The Big Thing
Author: Phyllis Korkki
Release Date: August 9, 2016
Format: Hardcover; 256 pages
A New York Times business journalist explains why it’s important for people to pursue big creative projects, and identifies both the obstacles and the productive habits that emerge on the path to completion—including her own experience writing this book.
Whether it’s the Great American Novel or a groundbreaking new app, many people want to create a Big Thing, but finding the motivation to get started, let alone complete the work, can be daunting. In The Big Thing, New York Times business writer and editor Phyllis Korkki combines real-life stories, science, and insights from her own experience to illuminate the factors that drive people to complete big creative projects—and the obstacles that threaten to derail success.
In the course of creating her own Big Thing—this book—Korkki explores the individual and collaborative projects of others: from memoirs, art installations, and musical works to theater productions, small businesses, and charities. She identifies the main aspects of a Big Thing, including meaningful goals, focus and effort, the difficulties posed by the demands of everyday life, and the high risk of failure and disappointment. Korkki also breaks down components of the creative process and the characteristics that define it, and offers her thoughts on avoiding procrastination, staying motivated, scheduling a routine, and overcoming self-doubt and the restrictions of a day job. Filled with inspiring stories, practical advice, and a refreshing dose of honesty, The Big Thing doesn’t minimize the negative side of such pursuits—including the fact that big projects are hard to complete and raise difficult questions about one’s self-worth.
Inspiring, wise, humorous, and good-natured, The Big Thing is a meditation on the importance of self-expression and purpose.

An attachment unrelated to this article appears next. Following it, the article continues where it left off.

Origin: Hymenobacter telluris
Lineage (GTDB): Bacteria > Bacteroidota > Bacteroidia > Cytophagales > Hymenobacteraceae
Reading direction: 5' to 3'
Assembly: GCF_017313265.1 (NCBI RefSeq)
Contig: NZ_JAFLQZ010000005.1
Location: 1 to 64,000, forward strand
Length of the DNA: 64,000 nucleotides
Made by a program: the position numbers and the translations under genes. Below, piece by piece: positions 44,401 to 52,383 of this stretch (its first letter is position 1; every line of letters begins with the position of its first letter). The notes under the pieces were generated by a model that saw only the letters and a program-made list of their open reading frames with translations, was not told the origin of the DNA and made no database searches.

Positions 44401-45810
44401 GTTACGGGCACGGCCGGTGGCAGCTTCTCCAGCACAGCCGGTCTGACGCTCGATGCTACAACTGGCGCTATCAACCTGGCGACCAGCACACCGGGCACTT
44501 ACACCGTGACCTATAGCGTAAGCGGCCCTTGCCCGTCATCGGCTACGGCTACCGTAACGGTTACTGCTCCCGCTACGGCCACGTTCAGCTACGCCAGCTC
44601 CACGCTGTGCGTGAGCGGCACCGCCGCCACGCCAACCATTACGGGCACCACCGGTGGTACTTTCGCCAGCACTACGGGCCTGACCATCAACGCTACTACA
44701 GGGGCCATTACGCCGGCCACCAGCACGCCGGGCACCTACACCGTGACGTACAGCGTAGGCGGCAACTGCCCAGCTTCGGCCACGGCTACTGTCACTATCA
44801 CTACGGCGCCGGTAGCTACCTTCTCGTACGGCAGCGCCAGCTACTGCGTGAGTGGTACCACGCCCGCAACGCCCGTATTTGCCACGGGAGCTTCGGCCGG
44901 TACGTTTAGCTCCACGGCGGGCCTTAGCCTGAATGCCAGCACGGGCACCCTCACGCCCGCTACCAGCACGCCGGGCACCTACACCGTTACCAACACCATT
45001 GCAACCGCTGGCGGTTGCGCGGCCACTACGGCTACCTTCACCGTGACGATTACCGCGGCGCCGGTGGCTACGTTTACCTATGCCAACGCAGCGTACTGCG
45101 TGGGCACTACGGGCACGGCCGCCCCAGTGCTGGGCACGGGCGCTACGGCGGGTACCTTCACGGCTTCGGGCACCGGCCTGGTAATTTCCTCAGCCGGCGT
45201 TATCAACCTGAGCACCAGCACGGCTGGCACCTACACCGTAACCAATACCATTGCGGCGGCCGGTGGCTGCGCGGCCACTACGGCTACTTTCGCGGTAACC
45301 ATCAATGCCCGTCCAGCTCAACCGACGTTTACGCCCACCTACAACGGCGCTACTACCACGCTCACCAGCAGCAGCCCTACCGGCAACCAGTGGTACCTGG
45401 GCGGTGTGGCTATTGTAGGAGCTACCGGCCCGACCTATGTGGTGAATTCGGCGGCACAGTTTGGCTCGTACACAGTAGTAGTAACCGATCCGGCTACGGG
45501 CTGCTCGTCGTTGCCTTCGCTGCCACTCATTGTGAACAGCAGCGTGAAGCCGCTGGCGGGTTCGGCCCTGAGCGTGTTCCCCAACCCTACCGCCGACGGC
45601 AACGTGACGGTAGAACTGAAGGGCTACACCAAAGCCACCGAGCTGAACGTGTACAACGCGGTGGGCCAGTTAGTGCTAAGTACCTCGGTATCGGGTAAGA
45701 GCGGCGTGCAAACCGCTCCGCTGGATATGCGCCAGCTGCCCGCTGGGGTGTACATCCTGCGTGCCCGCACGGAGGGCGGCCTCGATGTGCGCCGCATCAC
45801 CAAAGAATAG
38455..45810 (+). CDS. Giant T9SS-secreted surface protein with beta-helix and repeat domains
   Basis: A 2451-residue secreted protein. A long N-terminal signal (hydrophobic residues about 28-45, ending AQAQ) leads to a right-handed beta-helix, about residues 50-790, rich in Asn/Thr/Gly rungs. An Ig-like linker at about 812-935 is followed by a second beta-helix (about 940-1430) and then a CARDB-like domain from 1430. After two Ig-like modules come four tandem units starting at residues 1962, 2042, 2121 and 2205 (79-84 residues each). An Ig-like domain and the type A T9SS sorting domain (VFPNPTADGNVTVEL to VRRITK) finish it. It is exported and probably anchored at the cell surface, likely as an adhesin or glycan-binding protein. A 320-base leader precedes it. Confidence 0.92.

The Big Thing is a thoughtful nonfiction book that focuses on creativity and people's need to express themselves through a "Big Thing." The author makes several fascinating correlations between creativity, human nature, society and culture, and everything in between. She does a great job at weaving in personal anecdotes, statistics and findings from top researchers and doctors, and inspiring stories. I thought the writing was well done and pretty easy to follow for a layperson, but some of it got a bit dry and harder to understand in places and I found myself having to re-read sections of the text over and over in an attempt to really figure out what the author was saying. The majority of the book was easy enough to follow and I enjoyed the stories she shared as well as the various findings relating to the topic. It definitely kept me intrigued enough to keep reading and even gave me some ideas about how to approach my own "big thing." I would have liked the book a lot more if it had been more reader-friendly - more layman's terms and easier to understand and follow - and I would've given it a higher rating because of that. I guess what I'm trying to say is that the content is fantastic and interesting, but the way it's presented held me up quite a bit. If it were written in an easier to understand manner, I would've connected with the author and material much better and come away with more than I did. It's a really fascinating topic and I definitely recommend it to people who are interested in the subject or those who are trying to complete their own "big thing."Phyllis Korkki is an assignment editor and reporter for the New York Times Sunday Business section. Follow Phyllis on Twitter.